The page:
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“ Can you see him ?” asked Peregrine Pultuney, as he put the pistol into his friend's hand. “ Now take it—God preserve you.” Then in a louder voice
" Are you both ready?"
“Yes.” The signal was given, and the two pistols went off as in a salvo—two flashes were visible through the fog, but only_only one sound was heard.
And then there was a groan-a deep groan. Drawlincourt had fallen to the ground with his face frightfully distorted. Jenks's ball had shattered the cornet's jaw and passed out at his mouth. It was a frightful sight to witness; but the wound was not mortal, though the beauty of the long cornet was spoilt for ever and ever.
CHAPTER THE LAST.
In which this History is brought to a Conclusion.
LITTLE more remains to be said. In less than a month after the memorable morning, which witnessed the entire destruction of the long cornet's personal attractions, Peregrine Pultuney was married to Augusta Sweetenham, in the cathedral church of Calcutta. We are happy to say that the latest accounts we have received of the young couple were favourable in the extreme, but we have no intention, at all events in the present work, of saying any thing about “ Pultuney married.”
Mrs. Peregrine Pultuney (we cannot refrain from writing the name just once) had very nearly half a lac of rupees of her own; for she was the only child of a lieutenant-colonel, who had married somewhat late in life and died not long after he had married. It need not be mentioned that this money was a highly acceptable addition to the ways and means of a second-lieutenant of artillery, nor that with this accession to their income the money being well invested) they contrived to live in a condition, which, though very far indeed below affluence, ought to have been very decent and comfortable, and when it is stated that Mr. and Mrs. Sweetenham, who were sincerely attached to the young couple, furnished their house for them at starting, and gave them an equipage, our readers will entertain very reasonable hopes that the youthful house-keepers managed very well. Whether they did or not is a question, which may perhaps be answered in a future work, but will certainly not be in this present one.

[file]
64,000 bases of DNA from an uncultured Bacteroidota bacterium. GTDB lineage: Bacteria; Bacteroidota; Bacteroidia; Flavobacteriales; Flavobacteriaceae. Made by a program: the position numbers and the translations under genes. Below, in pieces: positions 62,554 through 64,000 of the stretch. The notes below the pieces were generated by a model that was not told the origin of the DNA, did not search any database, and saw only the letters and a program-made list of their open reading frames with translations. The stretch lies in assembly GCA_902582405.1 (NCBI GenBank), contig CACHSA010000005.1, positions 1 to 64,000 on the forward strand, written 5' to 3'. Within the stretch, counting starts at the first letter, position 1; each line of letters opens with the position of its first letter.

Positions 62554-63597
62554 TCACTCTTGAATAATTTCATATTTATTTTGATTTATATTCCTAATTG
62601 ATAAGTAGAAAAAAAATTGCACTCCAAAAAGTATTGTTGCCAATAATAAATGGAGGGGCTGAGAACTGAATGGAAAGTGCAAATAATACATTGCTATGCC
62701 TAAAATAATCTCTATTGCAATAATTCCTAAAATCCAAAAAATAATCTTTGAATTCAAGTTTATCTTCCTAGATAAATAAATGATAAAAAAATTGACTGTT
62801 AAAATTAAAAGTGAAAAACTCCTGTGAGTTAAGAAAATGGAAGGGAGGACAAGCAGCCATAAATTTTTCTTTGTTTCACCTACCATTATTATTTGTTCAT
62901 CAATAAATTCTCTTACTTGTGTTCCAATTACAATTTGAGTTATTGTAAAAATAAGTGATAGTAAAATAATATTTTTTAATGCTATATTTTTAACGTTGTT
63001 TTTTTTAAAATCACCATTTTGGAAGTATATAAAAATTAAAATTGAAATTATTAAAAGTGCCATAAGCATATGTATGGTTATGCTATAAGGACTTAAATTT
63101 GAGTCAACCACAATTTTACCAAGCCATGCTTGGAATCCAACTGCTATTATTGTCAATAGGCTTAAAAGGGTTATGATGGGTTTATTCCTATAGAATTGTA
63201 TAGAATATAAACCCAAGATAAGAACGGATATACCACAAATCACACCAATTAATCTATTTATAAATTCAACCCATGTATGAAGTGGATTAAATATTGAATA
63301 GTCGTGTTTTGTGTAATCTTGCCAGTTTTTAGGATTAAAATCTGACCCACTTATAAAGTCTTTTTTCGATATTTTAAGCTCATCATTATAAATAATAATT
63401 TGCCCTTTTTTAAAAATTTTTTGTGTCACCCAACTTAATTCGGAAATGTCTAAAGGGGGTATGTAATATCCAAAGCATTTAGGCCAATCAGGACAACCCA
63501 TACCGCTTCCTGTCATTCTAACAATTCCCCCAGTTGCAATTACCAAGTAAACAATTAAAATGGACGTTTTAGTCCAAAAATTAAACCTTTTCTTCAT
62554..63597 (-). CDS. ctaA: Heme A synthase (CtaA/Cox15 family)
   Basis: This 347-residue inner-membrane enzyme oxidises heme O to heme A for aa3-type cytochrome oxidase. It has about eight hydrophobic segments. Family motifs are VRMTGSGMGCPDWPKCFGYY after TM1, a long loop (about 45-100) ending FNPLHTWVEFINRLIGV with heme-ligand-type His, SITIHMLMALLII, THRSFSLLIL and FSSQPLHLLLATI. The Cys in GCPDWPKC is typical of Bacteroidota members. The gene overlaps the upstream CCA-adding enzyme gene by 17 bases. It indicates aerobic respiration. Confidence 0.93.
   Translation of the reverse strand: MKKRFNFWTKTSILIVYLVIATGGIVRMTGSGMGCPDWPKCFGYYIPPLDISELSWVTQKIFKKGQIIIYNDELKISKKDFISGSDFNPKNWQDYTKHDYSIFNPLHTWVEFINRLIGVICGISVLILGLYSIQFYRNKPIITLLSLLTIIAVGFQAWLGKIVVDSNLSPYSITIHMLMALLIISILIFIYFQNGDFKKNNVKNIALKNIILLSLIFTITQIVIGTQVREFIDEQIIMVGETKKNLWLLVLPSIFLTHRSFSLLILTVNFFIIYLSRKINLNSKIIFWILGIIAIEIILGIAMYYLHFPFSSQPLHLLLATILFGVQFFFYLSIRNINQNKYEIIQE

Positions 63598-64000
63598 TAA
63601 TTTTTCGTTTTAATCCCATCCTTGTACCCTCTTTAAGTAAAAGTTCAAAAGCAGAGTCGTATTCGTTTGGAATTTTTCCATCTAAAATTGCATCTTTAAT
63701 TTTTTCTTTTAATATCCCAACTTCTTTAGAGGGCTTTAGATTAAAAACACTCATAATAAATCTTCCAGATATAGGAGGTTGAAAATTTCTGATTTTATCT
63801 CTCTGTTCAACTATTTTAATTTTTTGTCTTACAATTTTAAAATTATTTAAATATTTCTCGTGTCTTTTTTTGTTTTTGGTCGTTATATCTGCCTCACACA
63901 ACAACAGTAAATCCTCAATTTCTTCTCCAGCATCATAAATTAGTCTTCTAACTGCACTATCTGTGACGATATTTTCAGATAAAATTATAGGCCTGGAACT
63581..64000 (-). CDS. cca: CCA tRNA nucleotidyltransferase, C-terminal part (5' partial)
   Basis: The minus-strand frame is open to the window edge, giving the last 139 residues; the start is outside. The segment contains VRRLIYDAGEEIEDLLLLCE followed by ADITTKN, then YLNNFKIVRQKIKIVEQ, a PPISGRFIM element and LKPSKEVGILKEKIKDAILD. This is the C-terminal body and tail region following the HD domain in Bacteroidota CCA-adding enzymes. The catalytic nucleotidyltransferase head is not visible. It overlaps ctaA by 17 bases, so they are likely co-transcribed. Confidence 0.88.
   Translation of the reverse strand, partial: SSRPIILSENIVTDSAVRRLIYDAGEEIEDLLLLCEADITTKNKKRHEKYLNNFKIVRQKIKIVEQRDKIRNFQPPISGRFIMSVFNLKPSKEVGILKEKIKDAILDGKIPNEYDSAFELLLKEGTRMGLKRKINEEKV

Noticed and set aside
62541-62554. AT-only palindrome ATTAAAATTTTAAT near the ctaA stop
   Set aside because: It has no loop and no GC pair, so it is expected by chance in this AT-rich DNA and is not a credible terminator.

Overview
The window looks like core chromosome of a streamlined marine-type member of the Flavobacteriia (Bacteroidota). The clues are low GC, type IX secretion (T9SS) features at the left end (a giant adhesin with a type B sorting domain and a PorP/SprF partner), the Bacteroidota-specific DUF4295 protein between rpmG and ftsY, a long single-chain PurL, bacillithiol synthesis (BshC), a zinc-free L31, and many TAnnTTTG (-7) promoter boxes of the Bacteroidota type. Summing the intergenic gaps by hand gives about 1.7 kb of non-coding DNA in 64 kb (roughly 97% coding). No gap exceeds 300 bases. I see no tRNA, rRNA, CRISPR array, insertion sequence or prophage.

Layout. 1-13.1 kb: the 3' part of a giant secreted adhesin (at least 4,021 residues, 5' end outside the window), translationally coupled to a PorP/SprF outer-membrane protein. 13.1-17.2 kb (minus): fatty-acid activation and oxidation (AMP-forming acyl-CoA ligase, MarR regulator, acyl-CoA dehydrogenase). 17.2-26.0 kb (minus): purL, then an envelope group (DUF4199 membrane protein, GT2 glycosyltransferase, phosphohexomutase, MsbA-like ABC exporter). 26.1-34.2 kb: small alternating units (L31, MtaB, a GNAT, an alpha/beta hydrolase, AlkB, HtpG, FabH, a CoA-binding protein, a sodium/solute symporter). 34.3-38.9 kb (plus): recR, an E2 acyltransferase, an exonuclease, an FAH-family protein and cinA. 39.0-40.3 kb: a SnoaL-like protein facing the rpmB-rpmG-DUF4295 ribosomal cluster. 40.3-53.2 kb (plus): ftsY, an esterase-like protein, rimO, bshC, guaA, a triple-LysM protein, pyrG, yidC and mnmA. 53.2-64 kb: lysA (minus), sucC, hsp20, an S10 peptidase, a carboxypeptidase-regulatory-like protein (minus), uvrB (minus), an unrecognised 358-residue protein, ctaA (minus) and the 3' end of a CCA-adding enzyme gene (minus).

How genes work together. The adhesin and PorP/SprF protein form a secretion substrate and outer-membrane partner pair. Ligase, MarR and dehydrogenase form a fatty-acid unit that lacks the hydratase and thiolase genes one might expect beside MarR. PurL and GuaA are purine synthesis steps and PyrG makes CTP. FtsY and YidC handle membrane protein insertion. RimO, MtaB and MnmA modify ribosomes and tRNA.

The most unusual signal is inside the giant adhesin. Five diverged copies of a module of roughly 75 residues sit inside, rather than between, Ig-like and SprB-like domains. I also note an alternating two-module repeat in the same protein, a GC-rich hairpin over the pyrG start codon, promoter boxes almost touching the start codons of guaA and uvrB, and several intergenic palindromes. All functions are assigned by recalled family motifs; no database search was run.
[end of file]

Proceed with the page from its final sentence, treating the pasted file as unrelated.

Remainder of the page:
As for Julian Jenks, he is still a bachelor, and we have little more of him to say than that he stood godfather to a little Pultuney, who, in the natural course of events, was born a month or two before the expiration of Peregrine's first year of married life. Rumour says, that Mr. Jenks is going to be married; but we are not very well convinced of it ourselves.
The long cornet's beauty, as we have said more than once, was irremediably damaged by the pistol ball, which so untowardly came in contact with his jaw. After enduring a vast deal of pain, he was reported to be as well as he ever could be again—but one side of his face is wretchedly distorted, especially when he ventures to speak. He has gone to England and sold out of his regiment, but we are not quite competent to say what has become of him since his retirement. Perhaps he is a reformed character -We hope so.
Mrs. Drawlincourt did not accompany her husband, but where and how she is living is not to be lightly told in one of these brief concluding sentences of our history.
Mr. and Mrs. Dillon, and Mrs. Poggleton, a few days after landing in Calcutta, began to make active preparations for a trip to the Upper Provinces; the reverend gentleman having been appointed chaplain to a large Mofussil military station. Poor Julia, if she is not happy, is at peace—for she has drank of the waters of consolation at the only fountain whence they are to be drawn; and if in life she be not destined to much beatitude, her end, which they say is not very remote, will be truly and perfectly blessed. We have heard that she is in a consumption, and we fear that there is too much truth in the report.
And thus much for the principal characters in our work—of the minor personages it may be sufficient to say, that some have married and some have died—some have gone to England, and some are still sweltering on beneath the tropics. The great world is full of changes, but thc Calcutta world far more changeable than any of the lesser ones, which it contains in its vast cycle. Society, in these parts, is a sort of ever moving procession, and the same